What Kind of Gift Should I Buy For An Eagle Scout?? (I’ll Tell You!)

By far, the general search topic that brings people to Suburban Scrawl (besides the “Melisa with one S” search, of course) is anything that has to do with “Eagle Scout”. As it turns out, there really isn’t much out there regarding etiquette for Court of Honor speeches and gift-giving. People ask me about the gift-giving thing all the time anyway, so I thought I’d write a post about it as a public service, you know, because I’m all about giving the people what they want.

First, for you folks who arrived here because of a search and may not know from being a regular reader what it means to be an Eagle Scout, I should preface with some helpful information. The Eagle rank is the highest rank that can be achieved (or earned) by a Boy Scout. It is never spoken of in terms of winning, i.e. “he won the Eagle rank”, because all ranks in scouting require hard work to get there, the Eagle rank being exponentially harder to earn than those ranks below it. Only a small percentage (most reports claim 4-5%) of boys in scouting will achieve the rank of Eagle, and it is so huge that it is the only high school aged achievement that can stay on a resume for all of his adult life. Think about it: most adult men don’t have things like “First Chair in Band” or “President of my Junior Class” on the resume, do they? Eagle Scout is different, though, because to have earned the Eagle rank indicates that the young man possesses superior leadership qualities. He embodies all of the attributes of Boy Scouting–trustworthy, loyal, helpful, friendly, courteous, kind, obedient, cheerful, thrifty, brave, clean, and reverent. These are obviously great qualities which any employer would look for in a potential employee, and to have Eagle on a resume speaks volumes about a candidate before he even goes through the interview process. Once an Eagle Scout, always an Eagle Scout.

Requirements for the Eagle rank include things like being active in your troop (which can be difficult in high school because of all the other stuff going on), holding a troop leadership position, earning badges, obtaining letters of reference that attest to your character as it specifically relates to the Boy Scout attributes, and leading the execution of a major project which benefits the community. Like I said, it’s huge.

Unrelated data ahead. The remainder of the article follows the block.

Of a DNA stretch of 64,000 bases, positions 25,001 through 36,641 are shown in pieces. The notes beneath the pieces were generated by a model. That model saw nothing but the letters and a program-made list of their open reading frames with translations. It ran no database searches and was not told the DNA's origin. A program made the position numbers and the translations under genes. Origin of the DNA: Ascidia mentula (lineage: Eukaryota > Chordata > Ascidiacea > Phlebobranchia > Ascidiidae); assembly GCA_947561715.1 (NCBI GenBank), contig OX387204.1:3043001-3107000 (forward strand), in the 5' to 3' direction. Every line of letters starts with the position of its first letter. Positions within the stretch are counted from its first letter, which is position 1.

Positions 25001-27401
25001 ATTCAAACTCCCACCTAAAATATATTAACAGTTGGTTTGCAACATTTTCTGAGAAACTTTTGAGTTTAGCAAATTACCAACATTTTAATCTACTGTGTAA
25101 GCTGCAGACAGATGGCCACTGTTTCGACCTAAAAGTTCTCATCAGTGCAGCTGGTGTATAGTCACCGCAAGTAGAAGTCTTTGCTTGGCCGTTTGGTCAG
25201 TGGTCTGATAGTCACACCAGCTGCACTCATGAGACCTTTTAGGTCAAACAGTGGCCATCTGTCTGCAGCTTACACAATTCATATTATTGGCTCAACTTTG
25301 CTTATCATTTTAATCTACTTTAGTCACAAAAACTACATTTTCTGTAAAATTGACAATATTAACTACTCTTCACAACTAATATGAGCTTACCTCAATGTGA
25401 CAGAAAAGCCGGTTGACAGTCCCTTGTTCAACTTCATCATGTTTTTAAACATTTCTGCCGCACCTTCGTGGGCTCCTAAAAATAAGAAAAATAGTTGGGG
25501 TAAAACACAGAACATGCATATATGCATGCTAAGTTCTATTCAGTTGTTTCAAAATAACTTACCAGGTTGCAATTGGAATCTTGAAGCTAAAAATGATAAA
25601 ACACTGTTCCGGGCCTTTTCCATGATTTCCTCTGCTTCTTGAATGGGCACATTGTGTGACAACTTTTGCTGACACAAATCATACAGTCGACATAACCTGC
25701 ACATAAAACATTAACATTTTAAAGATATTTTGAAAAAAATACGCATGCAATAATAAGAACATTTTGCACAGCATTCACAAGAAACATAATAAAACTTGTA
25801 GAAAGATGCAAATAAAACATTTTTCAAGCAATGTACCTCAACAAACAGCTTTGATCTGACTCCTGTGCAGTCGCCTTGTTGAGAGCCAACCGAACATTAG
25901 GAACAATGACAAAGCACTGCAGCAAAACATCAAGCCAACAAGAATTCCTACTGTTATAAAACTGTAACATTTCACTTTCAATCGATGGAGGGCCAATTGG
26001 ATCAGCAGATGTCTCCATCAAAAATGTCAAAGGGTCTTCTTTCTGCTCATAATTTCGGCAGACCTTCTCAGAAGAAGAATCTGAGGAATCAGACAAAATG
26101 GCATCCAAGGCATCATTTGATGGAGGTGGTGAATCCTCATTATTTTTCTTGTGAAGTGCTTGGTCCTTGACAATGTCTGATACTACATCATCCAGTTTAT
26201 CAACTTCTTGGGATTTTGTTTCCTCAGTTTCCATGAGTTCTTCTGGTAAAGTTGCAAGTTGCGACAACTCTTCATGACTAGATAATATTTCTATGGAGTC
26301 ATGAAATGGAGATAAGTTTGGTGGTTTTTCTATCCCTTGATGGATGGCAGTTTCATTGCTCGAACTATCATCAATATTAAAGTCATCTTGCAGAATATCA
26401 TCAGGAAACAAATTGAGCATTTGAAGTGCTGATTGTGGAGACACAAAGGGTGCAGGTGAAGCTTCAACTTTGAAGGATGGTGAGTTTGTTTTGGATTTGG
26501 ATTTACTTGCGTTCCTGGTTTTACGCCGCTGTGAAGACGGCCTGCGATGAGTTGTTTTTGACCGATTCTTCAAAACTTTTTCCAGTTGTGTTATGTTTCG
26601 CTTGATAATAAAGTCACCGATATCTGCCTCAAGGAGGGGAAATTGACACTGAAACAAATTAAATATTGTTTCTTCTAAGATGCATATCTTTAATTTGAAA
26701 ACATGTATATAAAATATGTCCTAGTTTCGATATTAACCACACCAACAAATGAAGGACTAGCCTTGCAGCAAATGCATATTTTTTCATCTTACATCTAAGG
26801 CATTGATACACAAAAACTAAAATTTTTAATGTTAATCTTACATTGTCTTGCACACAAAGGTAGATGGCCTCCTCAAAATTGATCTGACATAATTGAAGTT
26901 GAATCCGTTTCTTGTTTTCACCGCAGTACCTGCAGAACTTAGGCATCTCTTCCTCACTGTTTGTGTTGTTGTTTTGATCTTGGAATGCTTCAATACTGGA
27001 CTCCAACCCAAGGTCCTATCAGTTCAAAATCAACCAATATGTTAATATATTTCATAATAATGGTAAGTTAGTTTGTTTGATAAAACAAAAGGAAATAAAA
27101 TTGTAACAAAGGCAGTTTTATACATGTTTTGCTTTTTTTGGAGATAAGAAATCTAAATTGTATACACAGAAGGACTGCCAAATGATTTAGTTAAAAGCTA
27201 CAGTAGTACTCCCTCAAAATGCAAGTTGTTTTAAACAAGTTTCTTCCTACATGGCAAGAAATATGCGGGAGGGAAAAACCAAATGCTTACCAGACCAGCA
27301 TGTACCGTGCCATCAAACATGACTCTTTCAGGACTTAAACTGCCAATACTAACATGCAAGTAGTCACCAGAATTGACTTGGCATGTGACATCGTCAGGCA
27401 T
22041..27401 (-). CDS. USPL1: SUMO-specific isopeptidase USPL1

Here’s my son on one of the biggest days of his life so far, the day he officially passed his Board of Review and became an Eagle Scout: August 12, 2009.

If you are invited to a Court of Honor ceremony for a new Eagle Scout, you have options when it comes to bringing a gift. How well do you know this young man? If you don’t know him well, I recommend a card with a nice note about his accomplishment written inside. That’s it? Yes. A sincere note which acknowledges the milestone and tells him how proud you are because you know what a huge deal this is will be really meaningful to him, and will probably be kept indefinitely with his Court of Honor scrapbook or other memorabilia.

If you know the young man well enough to give him more than a card, ideas for gifts are:

1. Money
2. Gift cards
3. Eagle-themed gifts. If you have a local scout shop, go there. I guarantee they have lots of Eagle gifts for purchase. In fact, you can order online, too. Here: I just did a search for you at the official online Boy Scouts of America shop. Click here!
4. Engraved gifts to commemorate the occasion: a pocket knife (don’t worry; he’s an Eagle Scout and knows how to responsibly own a knife.), a picture frame, or anything else that you think he’ll enjoy. Make sure to find out from him or his parents the date of his final Board of Review, because THAT’S the date you would engrave on a gift, when he officially became an Eagle Scout. The Court of Honor is just a ceremony and that date isn’t as important.
5. Books. You can find lots of books about leadership, and you can find lots of books by well-known leaders.
6. Stock: if you want to get a little fancy or creative, you can buy him a share or two of stock in a company he really likes. The idea is that it’s an investment in the future.

Of course it goes without saying that a card and a thoughtful note should be included with your gift!

Read about my son’s Eagle Project here.
Though all Courts of Honor are different, they share certain elements no matter where you go. Read about my son’s here.

I hope this helps. Tomorrow I will tackle another gift etiquette issue that I am often asked about: the Bar or Bat Mitzvah gift!

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